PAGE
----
Why Stocks Are the Perfect Gift for the Kid Who Has Everything

Father encouraging son on homeschooling or doing a video call/watching a movie.
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If you ask most kids what they want as a gift, few, if any, will say “stocks.” Generally speaking, kids tend to ask for more tangible items, like toys or video games. Yet, stocks might very well be the perfect gift for the kid who has everything. On a completely practical level, kids generally abandon most toys within a relatively short period of time, moving onto the next shiny object. This is particularly true for those fortunate kids who seem to have everything. But stocks can last a lifetime, and once they come of age, they’ll likely be grateful for what you’ve given them. Here are just a few reasons why stocks are the perfect gift for the kid who has everything.

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It Bestows the Pride of Ownership

If you’re planning on getting your kid interested in owning stocks, it helps to give them shares in companies that they are already familiar with. For example, if your kid is a big gamer, shares of Nintendo or Activision Blizzard might pique their interest. Athletic kids might enjoy owning shares of Nike or Under Armour, while techies might be happy owning Apple or Nvidia. If you can teach your kid in simple terms that a stock really amounts to owning a portion of a company, you might be able to instill the pride of ownership in them. Kids who love Disneyland, for example — or Marvel — might beam with pride when given Disney shares, knowing that they actually own a part of the company they love so much. 

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It Focuses Kids’ Attention on Matters of Saving and Investment

Most kids aren’t that interested in concepts like “compound interest” and “long-term savings.” However, if you give them shares of stock, you can track the price with them over the months and years to give them first-hand knowledge of how investments act. Hopefully your investment will show a profit after some amount of time, if not immediately, and your kids might marvel at how something that was worth $100 a few months or years ago is now worth $150. Tracking share prices with your child can also teach them that even investments that are successful over the long run do go down from time to time and that it’s all a regular part of investing.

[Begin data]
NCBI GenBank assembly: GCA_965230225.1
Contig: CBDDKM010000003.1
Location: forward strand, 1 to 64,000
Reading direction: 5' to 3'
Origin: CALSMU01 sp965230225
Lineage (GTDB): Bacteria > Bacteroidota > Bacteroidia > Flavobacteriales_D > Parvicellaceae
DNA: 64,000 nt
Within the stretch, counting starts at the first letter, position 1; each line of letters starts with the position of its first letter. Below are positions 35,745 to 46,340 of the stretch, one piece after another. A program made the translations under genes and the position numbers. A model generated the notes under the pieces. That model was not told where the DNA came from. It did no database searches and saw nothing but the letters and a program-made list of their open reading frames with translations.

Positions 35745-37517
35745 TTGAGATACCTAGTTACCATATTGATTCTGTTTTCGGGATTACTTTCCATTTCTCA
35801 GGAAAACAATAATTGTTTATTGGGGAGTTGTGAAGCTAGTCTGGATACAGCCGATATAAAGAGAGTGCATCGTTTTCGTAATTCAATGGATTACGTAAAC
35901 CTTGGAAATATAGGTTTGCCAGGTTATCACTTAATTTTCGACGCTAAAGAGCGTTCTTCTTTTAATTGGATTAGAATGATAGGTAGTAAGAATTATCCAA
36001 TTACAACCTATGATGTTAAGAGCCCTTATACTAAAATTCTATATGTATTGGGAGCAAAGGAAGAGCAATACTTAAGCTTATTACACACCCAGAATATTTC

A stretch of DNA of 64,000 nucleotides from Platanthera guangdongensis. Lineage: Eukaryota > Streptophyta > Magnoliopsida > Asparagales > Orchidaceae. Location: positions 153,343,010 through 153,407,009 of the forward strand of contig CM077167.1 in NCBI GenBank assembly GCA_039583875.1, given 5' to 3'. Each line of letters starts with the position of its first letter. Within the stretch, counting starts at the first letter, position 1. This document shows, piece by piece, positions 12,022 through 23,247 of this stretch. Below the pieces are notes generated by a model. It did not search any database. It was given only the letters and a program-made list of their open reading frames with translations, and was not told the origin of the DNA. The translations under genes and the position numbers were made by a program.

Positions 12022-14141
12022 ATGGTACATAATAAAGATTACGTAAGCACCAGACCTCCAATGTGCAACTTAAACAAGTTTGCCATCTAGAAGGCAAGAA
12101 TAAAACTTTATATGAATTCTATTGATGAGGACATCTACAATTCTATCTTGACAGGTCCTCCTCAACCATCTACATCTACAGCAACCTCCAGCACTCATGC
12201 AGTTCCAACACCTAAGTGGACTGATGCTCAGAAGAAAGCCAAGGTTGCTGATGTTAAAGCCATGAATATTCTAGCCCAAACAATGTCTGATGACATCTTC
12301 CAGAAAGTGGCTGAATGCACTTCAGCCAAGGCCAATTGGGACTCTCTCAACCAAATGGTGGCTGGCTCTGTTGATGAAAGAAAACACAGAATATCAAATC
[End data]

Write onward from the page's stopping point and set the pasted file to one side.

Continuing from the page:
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It Takes Advantage of the Power of Long-Term Compounding

The earlier you can start investing, whether for yourself or your child, the more you can take advantage of the power of long-term compounding. If you buy $100 of stock now and it goes up 10%, your child will earn $10. But 30 years down the road, when that original $100 could very easily be $3,000 or more, earning 10% in a year translates into a gain of $300, or triple your original investment. While your children may not fully grasp the power of compounding until much later in life, by giving them stock at a young age, you’re taking advantage of one of the most important investment tools in their arsenal — their youth.

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It Sets Them Up for the Future

Beyond all the educational lessons that come with giving your kids shares of stock, there is the added benefit of giving them a financial head start in life. Not only will your kids already have some stocks of their own by the time they come of age, but there’s a good chance that they will also have at least some interest in continuing and growing a portfolio of their own as they age. Building a successful investment portfolio takes time, effort and dedication. But with the head start you will have given your kids at an early age, they won’t have to save as much to reach their long-term goals. Perhaps even more importantly, they’ll be well ahead of the game in terms of understanding investments. Once they start earning their own money, they’ll be more likely to take those lessons and turn them into long-term investment successes of their own.

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About the Author

After earning a B.A. in English with a Specialization in Business from UCLA, John Csiszar worked in the financial services industry as a registered representative for 18 years. Along the way, Csiszar earned both Certified Financial Planner and Registered Investment Adviser designations, in addition to being licensed as a life agent, while working for both a major Wall Street wirehouse and for his own investment advisory firm. During his time as an advisor, Csiszar managed over $100 million in client assets while providing individualized investment plans for hundreds of clients.

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